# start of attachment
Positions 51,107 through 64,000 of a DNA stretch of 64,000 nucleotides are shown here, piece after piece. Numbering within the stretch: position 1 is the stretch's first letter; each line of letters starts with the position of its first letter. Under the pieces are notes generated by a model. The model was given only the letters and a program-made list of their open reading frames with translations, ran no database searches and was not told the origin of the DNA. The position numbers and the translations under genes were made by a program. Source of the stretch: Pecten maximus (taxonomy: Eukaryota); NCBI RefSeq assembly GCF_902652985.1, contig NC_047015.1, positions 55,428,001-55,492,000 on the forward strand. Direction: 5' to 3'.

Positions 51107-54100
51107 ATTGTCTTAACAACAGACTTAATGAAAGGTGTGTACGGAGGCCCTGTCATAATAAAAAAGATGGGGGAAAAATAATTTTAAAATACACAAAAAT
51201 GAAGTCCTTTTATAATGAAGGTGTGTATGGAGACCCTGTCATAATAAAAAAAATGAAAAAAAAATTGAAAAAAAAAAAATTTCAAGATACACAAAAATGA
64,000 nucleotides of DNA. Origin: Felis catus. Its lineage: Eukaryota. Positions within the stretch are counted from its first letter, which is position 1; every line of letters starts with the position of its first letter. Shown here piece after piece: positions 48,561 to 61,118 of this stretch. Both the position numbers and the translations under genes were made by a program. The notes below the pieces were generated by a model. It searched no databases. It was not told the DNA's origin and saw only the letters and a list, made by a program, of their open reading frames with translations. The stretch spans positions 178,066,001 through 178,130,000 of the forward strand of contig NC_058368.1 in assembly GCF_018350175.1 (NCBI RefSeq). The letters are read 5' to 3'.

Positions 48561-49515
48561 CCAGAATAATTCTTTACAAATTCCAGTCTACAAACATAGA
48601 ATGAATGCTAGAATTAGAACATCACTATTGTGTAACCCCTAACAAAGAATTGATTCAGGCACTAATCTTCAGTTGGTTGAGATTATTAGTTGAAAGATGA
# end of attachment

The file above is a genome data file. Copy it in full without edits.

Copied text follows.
Positions 51,107 through 64,000 of a DNA stretch of 64,000 nucleotides are shown here, piece after piece. Numbering within the stretch: position 1 is the stretch's first letter; each line of letters starts with the position of its first letter. Under the pieces are notes generated by a model. The model was given only the letters and a program-made list of their open reading frames with translations, ran no database searches and was not told the origin of the DNA. The position numbers and the translations under genes were made by a program. Source of the stretch: Pecten maximus (taxonomy: Eukaryota); NCBI RefSeq assembly GCF_902652985.1, contig NC_047015.1, positions 55,428,001-55,492,000 on the forward strand. Direction: 5' to 3'.

Positions 51107-54100
51107 ATTGTCTTAACAACAGACTTAATGAAAGGTGTGTACGGAGGCCCTGTCATAATAAAAAAGATGGGGGAAAAATAATTTTAAAATACACAAAAAT
51201 GAAGTCCTTTTATAATGAAGGTGTGTATGGAGACCCTGTCATAATAAAAAAAATGAAAAAAAAATTGAAAAAAAAAAAATTTCAAGATACACAAAAATGA
64,000 nucleotides of DNA. Origin: Felis catus. Its lineage: Eukaryota. Positions within the stretch are counted from its first letter, which is position 1; every line of letters starts with the position of its first letter. Shown here piece after piece: positions 48,561 to 61,118 of this stretch. Both the position numbers and the translations under genes were made by a program. The notes below the pieces were generated by a model. It searched no databases. It was not told the DNA's origin and saw only the letters and a list, made by a program, of their open reading frames with translations. The stretch spans positions 178,066,001 through 178,130,000 of the forward strand of contig NC_058368.1 in assembly GCF_018350175.1 (NCBI RefSeq). The letters are read 5' to 3'.

Positions 48561-49515
48561 CCAGAATAATTCTTTACAAATTCCAGTCTACAAACATAGA
48601 ATGAATGCTAGAATTAGAACATCACTATTGTGTAACCCCTAACAAAGAATTGATTCAGGCACTAATCTTCAGTTGGTTGAGATTATTAGTTGAAAGATGA